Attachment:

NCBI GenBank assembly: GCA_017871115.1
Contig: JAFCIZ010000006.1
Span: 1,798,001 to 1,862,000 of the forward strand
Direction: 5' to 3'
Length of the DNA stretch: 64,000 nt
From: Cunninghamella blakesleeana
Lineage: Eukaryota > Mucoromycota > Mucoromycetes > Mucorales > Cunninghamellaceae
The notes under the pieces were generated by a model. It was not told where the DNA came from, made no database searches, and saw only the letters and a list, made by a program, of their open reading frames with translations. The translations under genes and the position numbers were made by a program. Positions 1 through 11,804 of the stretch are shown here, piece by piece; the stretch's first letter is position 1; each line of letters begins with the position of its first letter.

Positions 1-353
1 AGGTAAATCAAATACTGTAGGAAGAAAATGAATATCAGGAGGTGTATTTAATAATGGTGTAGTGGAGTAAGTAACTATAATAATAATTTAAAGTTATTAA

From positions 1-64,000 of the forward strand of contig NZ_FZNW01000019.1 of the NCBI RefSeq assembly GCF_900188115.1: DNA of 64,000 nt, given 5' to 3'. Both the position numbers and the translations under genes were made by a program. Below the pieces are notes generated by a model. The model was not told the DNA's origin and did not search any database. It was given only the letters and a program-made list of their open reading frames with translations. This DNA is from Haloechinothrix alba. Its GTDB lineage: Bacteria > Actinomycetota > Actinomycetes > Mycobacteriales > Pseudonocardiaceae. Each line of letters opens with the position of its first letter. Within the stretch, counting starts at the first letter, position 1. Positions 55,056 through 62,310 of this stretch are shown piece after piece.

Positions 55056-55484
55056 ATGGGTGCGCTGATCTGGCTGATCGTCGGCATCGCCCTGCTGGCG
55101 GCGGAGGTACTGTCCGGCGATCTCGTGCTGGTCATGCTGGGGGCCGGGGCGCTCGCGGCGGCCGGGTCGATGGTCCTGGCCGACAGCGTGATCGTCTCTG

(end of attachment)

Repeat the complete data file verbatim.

NCBI GenBank assembly: GCA_017871115.1
Contig: JAFCIZ010000006.1
Span: 1,798,001 to 1,862,000 of the forward strand
Direction: 5' to 3'
Length of the DNA stretch: 64,000 nt
From: Cunninghamella blakesleeana
Lineage: Eukaryota > Mucoromycota > Mucoromycetes > Mucorales > Cunninghamellaceae
The notes under the pieces were generated by a model. It was not told where the DNA came from, made no database searches, and saw only the letters and a list, made by a program, of their open reading frames with translations. The translations under genes and the position numbers were made by a program. Positions 1 through 11,804 of the stretch are shown here, piece by piece; the stretch's first letter is position 1; each line of letters begins with the position of its first letter.

Positions 1-353
1 AGGTAAATCAAATACTGTAGGAAGAAAATGAATATCAGGAGGTGTATTTAATAATGGTGTAGTGGAGTAAGTAACTATAATAATAATTTAAAGTTATTAA

From positions 1-64,000 of the forward strand of contig NZ_FZNW01000019.1 of the NCBI RefSeq assembly GCF_900188115.1: DNA of 64,000 nt, given 5' to 3'. Both the position numbers and the translations under genes were made by a program. Below the pieces are notes generated by a model. The model was not told the DNA's origin and did not search any database. It was given only the letters and a program-made list of their open reading frames with translations. This DNA is from Haloechinothrix alba. Its GTDB lineage: Bacteria > Actinomycetota > Actinomycetes > Mycobacteriales > Pseudonocardiaceae. Each line of letters opens with the position of its first letter. Within the stretch, counting starts at the first letter, position 1. Positions 55,056 through 62,310 of this stretch are shown piece after piece.

Positions 55056-55484
55056 ATGGGTGCGCTGATCTGGCTGATCGTCGGCATCGCCCTGCTGGCG
55101 GCGGAGGTACTGTCCGGCGATCTCGTGCTGGTCATGCTGGGGGCCGGGGCGCTCGCGGCGGCCGGGTCGATGGTCCTGGCCGACAGCGTGATCGTCTCTG